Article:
Queen of the World by Ben Hennessy is a fantasy novel following the plight of a young girl torn from her peaceful home and forced to flee those who would hunt her based on the words of a prophecy.
The world lives in relative peace in fear of the Four, elders of legend who possess strong magical powers. These Four are rumoured to be long since deceased, but it is said that they will always return if the peace of the world is threatened. So far this has deterred potential tyrants from starting major wars in an attempt to take over other regions, but the balance could soon be disturbed.
A young girl called Sarene is supposed to be a threat to the peace, a sixteen year old that lives a sheltered life in a quiet village with her family. She definitely doesn’t seem like a threat to anyone, especially as she is a mute and finds her own unique ways of communicating via hand signals and facial expressions. Sarene shares a particularly close bond with her brother, Jared, who is a member of the military on a short home visit to his family.
It is when Jared leaves that Sarene decides to have an adventure of her own, wanting to return a military pin that Jared has left behind. She sneaks out alone, seeking a bit of freedom from her daily routine, soon making the acquaintance of Kanderil, a hunter roaming the forest. He is ex-military and the reader sees him successfully deter a group of thieves from attacking him, immediately showing his strong capabilities.
He offers Sarene his protection to escort her back to her family, but it becomes clear that the journey home will not be the end of their acquaintance. This is because her family has been attacked in her absence by Gathire, a military force for hire who are seeking Sarene. Not knowing the reason for this attack, or why the Gathire are hunting her, Kanderil is forced to take Sarene on the run, determined to protect her from the many groups that hunt her.
One of these foes comes directly from the Four, a creature called Spasmodic who has been created for the purpose killing Sarene. However, this creature is not what it seems as it has been given the free will to choose who it kills, leaving the reader unsure of how trustworthy it is and where its loyalties lie. The determination of the hunters implies that Sarene is a threat to the Four, and it soon becomes clear how much of a difference she could make to the world…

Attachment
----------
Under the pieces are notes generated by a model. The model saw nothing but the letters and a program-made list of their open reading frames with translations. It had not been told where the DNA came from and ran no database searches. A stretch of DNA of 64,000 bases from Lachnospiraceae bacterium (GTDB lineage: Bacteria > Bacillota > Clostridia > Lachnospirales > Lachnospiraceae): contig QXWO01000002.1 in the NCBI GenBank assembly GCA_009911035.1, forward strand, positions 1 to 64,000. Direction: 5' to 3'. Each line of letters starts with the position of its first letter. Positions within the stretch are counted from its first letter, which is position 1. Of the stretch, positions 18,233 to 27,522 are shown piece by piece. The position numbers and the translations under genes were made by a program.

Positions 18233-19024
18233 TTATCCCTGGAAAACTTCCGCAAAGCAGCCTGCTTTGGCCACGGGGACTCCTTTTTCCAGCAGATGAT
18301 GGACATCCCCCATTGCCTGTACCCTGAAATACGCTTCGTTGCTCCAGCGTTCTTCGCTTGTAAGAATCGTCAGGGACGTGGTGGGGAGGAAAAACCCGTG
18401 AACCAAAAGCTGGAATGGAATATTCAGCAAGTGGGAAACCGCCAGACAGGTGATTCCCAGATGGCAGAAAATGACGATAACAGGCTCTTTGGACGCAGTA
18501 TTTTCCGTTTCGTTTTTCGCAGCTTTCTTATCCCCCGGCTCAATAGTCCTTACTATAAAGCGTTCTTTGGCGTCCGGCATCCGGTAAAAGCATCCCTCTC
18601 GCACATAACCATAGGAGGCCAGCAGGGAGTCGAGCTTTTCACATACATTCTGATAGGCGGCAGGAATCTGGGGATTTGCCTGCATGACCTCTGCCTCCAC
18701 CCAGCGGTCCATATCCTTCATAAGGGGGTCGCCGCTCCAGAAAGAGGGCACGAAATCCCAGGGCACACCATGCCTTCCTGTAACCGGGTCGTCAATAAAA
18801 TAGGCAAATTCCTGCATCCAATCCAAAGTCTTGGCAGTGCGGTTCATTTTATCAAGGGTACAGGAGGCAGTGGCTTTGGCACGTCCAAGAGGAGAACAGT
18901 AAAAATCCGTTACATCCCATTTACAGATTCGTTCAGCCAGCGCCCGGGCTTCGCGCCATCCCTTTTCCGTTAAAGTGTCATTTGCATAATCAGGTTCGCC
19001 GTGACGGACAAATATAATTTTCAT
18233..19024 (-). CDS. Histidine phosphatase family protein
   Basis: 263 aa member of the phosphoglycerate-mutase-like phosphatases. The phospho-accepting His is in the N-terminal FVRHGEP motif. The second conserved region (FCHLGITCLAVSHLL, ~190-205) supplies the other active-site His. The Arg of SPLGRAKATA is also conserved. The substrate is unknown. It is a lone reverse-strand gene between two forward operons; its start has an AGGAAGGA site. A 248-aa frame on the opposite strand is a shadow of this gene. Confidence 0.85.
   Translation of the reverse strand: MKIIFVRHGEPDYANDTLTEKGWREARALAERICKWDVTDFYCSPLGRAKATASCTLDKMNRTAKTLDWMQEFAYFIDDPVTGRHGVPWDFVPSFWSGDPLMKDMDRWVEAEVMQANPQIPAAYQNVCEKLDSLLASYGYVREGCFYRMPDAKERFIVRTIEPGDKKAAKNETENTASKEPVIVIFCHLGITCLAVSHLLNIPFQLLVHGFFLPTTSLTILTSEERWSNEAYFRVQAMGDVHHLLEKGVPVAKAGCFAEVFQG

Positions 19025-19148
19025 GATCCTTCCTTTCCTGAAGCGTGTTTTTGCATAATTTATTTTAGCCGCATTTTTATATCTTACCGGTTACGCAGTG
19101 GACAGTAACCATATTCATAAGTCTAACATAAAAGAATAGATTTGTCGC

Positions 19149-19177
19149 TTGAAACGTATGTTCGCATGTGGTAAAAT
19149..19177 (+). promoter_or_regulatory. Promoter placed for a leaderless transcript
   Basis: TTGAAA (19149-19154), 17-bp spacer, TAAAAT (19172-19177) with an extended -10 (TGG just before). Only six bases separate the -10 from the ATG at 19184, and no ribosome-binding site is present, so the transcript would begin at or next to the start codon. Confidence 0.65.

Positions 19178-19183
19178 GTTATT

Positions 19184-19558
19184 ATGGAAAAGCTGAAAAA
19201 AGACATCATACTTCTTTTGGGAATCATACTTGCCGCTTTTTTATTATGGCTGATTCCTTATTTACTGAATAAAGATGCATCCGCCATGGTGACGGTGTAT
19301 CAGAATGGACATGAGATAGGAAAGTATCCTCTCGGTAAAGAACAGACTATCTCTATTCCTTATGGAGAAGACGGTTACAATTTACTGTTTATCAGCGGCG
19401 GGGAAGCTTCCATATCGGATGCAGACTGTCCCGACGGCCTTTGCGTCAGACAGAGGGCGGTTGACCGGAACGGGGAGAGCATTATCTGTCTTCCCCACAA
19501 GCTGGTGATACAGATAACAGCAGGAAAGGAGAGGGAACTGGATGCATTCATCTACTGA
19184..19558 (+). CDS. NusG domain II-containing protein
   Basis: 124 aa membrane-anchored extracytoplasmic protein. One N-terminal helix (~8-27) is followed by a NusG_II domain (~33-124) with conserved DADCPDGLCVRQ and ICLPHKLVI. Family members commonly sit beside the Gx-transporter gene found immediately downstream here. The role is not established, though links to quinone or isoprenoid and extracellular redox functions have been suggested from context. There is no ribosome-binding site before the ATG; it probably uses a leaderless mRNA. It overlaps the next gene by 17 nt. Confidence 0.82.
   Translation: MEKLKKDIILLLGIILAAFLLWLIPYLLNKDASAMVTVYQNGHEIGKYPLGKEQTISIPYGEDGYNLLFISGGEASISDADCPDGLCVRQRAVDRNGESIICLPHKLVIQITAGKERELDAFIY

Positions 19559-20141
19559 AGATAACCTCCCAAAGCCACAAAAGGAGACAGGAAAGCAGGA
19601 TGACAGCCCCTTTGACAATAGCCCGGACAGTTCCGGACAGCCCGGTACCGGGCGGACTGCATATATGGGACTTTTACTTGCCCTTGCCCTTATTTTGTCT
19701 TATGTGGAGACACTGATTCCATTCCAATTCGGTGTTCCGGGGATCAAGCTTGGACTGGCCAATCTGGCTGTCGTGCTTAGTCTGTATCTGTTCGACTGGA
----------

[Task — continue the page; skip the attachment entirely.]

This book was a fantastic read, as I was unable to put it down and was really intrigued to know what would happen to Sarene and why she was so important to those that were hunting her. Hennessy also succeeds in producing some shocking moments throughout Sarene’s journey to keep the reader hooked, and I loved Spasmodic’s sense of humour as he manages to make light of any situation that arises.
As a main character, Sarene was really well written, as her inability to speak instantly removes the conventional ways for an author to communicate her emotions. Despite this, it was still easy to empathise with her and to understand her feelings about what was happening, especially her confusion at why she was being pursued.
Kanderil was an interesting character to accompany Sarene, as he takes on an almost fatherly protector role, feeling obligated to take care of her for as long as he is needed. His military training makes him a force to be reckoned with, and his harsh exterior is slowly changed by Sarene as he begins to let his guard down around her. He likes to keep to himself, and his secretive nature means more could be revealed about him in future books.
As for the plot of this book, I loved the journey that Sarene goes on, as she becomes a stronger character and I can’t wait to see how she further develops once her ability is revealed to the reader. I didn’t give his book a full five stars as it partly felt like this book was world building for the sequel, but the plot was still strong and I loved the characters. As a reader I loved the fact that you could never tell which characters were wholly trustworthy, and also loved that the book doesn’t just focus on the protagonists, but on other characters too. Needless to say I am anxiously anticipating the next book in the series and expect great things from this author!
I loved this book and thought that it was brilliant for a debut novel, as Hennessy’s main characters each have their own individual personalities but work really well as a leading trio. I particularly loved how well Sarene’s emotions are communicated to the reader despite her being a mute, as I hadn’t seen this in a protagonist before and was interested to see how it would work. Hennessy’s writing style succeeded in being witty and clever and I look forward to his next book.
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